9:30 Club; Washington, DC; 08/15/03

Reviewed by Christopher J. Kelter

I had been eagerly anticipating this tour ever since it was announced back in early Spring 2003. As the day approached I reminded myself that most of my sojourns to Washington, D.C. were usually fraught with some kind of freakish aberration that threatened to make my day, save for the concert itself, a fairly miserable experience. And it didn't take long for that fear to practically come true.

On the way to the show, my friend Kirk and I decided to eat at Wendy's for dinner. Well, it turned out that Wendy's didn't have any French fries how fucked up is that? At least if that was the worst part of my day then I was perfectly okay with it in the grand scheme of things. As expected, I experienced the usual trials and trepidations trying to get my interview with Porcupine Tree mastermind Steven Wilson - although I don't want that to sound like a problem because it really wasn't.

The air was thick with anticipation as the night was going to feature only two 90-minute sets - one each from Opeth and Porcupine Tree. I always love the surprises that local and/or unknown support acts can offer, but the pairing of Opeth and Porcupine Tree was begging for this kind of format: two great bands, two long sets, and a minimal waste of time.

Opeth took the stage to resounding cheers. Based on discussions before the show nearly everyone in attendance anticipated hearing the mellow "Damnation" in sequence followed by a few other Opeth tracks (this information no doubt gleaned from Internet message boards). And that's exactly what happened - Opeth played "Damnation" in sequence. Most of the songs were fairly straightforward renditions save for a revved up and extended version of "Closure." I don't often mention the lighting at concerts, but Opeth's use of simple and understated lighting effects made their set all the more impressive.

Opeth were in fine form and were aided admirably by Spiritual Beggars keyboardist/backing vocalist Per Wiberg. In my opinion Per Wiberg was the MVP of the evening as he made the Opeth sound complete during these unique, and probably never to be repeated, circumstances.

As promised by Akerfeldt, at the end of the sequential playback of "Damnation" Opeth played a few more songs. First up was "Benighted" from the stellar album "Still Life" - watching Akerfeldt switch to acoustic guitar made the moment seem all the more realistic and natural - no cheating with electric guitars on this song! Digging back to the "Morningrise" album Opeth played "To Bid You Farewell" that actually contained a little bit of the heavy and rough sound so desired by many Opeth fans in the audience. "To Bid You Farewell" was a nice addition to the set list as it brought a little of the band's progressive, bass-heavy past into a new light. Next up was a special choice of a cover tune - Opeth played Deep Purple's "Soldier Of Fortune." This caught a lot of folks by surprise as I don't think Opeth had played it at any of their gigs leading up to tonight's performance. The use of "Soldier Of Fortune" was a nice nostalgic bookmark to Akerfeldt's self-proclaimed 'Camel rip-off song' "Ending Credits" during the "Damnation" part of the show. And that wasn't all - Opeth ended their set with a rousing rendition of another classic song from the "Still Life" album: "Face Of Melinda."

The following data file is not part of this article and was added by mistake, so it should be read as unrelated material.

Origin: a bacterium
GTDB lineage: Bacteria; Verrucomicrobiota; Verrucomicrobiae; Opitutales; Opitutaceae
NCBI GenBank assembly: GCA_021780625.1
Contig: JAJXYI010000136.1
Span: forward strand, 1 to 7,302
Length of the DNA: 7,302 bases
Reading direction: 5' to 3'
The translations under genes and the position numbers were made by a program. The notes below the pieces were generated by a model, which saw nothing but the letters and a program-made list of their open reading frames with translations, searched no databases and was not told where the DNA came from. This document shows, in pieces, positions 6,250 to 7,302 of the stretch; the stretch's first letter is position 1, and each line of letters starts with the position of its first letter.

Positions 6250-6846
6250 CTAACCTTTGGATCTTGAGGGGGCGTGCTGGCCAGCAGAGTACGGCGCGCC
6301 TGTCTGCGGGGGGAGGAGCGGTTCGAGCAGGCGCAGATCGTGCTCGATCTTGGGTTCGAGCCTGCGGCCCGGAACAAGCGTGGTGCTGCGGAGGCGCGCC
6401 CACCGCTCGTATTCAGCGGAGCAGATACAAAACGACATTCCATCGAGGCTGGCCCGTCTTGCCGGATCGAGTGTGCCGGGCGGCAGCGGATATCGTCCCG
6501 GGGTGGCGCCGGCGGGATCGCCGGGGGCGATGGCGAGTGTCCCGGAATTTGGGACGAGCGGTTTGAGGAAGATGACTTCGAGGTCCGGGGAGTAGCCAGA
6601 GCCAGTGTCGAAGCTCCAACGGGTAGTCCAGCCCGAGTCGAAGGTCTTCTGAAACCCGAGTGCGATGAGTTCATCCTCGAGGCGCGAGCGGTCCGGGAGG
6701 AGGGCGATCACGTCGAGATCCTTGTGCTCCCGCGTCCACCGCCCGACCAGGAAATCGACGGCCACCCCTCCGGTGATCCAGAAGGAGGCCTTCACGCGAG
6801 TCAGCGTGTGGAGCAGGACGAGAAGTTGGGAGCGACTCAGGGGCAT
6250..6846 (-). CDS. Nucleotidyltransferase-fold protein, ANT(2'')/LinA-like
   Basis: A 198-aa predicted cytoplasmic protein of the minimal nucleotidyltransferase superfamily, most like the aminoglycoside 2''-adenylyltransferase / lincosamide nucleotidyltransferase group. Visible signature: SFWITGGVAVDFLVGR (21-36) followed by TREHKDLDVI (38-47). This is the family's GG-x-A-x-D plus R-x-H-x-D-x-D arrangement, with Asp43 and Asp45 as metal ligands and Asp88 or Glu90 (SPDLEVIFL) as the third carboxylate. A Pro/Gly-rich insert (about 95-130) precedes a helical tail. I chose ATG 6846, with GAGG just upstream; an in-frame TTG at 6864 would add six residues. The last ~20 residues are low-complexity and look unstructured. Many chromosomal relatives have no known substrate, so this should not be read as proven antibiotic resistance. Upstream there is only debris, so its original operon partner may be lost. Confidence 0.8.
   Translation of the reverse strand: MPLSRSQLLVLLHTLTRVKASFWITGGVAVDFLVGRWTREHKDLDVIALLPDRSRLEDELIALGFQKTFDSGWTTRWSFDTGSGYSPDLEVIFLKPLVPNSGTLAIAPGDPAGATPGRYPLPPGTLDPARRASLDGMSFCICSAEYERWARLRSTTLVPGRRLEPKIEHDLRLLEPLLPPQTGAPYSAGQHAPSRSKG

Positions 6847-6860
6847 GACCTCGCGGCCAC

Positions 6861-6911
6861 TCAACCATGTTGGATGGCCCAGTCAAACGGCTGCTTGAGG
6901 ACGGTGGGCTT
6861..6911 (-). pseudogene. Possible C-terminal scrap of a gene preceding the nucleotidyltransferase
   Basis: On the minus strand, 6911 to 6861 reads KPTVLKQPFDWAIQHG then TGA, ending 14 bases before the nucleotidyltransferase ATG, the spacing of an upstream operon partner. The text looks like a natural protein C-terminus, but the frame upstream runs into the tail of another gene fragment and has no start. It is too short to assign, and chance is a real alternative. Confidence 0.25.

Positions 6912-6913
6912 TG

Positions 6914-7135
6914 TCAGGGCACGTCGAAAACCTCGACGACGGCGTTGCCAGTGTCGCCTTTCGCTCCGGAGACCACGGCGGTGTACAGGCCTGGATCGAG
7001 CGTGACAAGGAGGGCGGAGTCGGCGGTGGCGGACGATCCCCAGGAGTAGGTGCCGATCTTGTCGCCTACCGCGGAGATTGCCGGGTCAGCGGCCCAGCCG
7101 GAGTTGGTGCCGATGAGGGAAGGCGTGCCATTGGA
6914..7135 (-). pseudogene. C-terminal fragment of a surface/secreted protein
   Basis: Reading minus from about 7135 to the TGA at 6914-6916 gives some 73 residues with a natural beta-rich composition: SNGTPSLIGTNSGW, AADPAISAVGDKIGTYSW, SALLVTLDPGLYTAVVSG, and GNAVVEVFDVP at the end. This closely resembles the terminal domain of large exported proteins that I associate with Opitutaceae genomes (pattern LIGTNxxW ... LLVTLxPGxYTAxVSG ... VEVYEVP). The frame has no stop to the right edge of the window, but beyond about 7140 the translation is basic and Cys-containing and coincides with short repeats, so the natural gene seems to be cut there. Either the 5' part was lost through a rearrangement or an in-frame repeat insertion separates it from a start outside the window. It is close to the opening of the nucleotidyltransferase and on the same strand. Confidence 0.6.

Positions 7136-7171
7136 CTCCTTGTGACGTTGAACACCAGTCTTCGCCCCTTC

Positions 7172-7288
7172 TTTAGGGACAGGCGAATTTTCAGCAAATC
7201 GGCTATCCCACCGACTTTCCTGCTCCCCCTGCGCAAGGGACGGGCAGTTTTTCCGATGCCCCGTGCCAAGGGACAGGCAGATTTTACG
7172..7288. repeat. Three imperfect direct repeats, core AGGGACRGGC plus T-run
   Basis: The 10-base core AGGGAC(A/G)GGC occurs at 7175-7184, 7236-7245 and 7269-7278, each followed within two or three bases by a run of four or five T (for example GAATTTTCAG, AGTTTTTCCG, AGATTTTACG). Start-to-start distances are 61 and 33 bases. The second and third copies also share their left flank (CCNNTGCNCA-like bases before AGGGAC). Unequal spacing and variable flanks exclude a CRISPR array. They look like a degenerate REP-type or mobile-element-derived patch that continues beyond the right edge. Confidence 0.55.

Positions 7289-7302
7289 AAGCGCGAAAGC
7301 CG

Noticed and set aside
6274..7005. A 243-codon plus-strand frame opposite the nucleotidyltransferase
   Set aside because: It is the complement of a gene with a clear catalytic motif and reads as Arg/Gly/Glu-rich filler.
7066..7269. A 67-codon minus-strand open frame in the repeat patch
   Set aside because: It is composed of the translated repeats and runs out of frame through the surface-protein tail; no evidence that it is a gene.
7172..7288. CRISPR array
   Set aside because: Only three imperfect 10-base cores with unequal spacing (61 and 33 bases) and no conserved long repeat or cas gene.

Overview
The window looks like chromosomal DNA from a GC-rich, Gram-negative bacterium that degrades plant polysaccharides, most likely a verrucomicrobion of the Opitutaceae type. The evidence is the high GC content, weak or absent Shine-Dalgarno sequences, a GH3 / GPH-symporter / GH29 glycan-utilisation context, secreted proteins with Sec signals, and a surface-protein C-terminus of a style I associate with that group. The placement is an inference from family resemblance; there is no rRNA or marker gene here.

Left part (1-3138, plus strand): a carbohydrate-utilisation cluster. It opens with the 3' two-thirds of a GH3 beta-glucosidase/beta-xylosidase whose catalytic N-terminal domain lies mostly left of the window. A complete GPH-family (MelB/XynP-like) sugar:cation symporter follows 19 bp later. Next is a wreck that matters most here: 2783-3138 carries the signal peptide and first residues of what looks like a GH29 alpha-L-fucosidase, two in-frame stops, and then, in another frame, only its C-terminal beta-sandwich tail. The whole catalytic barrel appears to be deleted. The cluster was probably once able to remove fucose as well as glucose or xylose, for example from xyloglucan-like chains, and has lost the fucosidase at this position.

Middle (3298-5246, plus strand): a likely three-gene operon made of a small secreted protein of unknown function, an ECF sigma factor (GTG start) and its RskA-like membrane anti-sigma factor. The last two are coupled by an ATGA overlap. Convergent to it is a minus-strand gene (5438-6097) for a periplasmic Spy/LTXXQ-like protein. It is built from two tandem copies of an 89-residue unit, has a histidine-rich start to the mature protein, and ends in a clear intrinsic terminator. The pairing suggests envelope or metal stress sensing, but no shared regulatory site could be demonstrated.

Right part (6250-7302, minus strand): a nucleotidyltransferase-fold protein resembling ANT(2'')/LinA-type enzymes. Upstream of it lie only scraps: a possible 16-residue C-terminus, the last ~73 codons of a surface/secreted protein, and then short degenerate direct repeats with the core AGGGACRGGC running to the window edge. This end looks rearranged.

At least we know that Mikael Akerfeldt is becoming even more comfortable with his English. Akerfeldt chatted so much between songs that I damn near thought I'd find a film crew for VH1's Storytellers if I looked hard enough. Additionally, Akerfeldt playfully went along with a 'heckler' who wanted to hear the heavier side of Opeth. Akerfeldt retorted with numerous good natured put-downs and had the crowd laughing - it seemed odd for anyone to be laughing during such melancholic musical output, but it seemed quite natural this evening. It is also worth reporting that Akerfeldt said that the next Opeth album would be quite extreme and could even possibly be a concept album loosely themed with cults.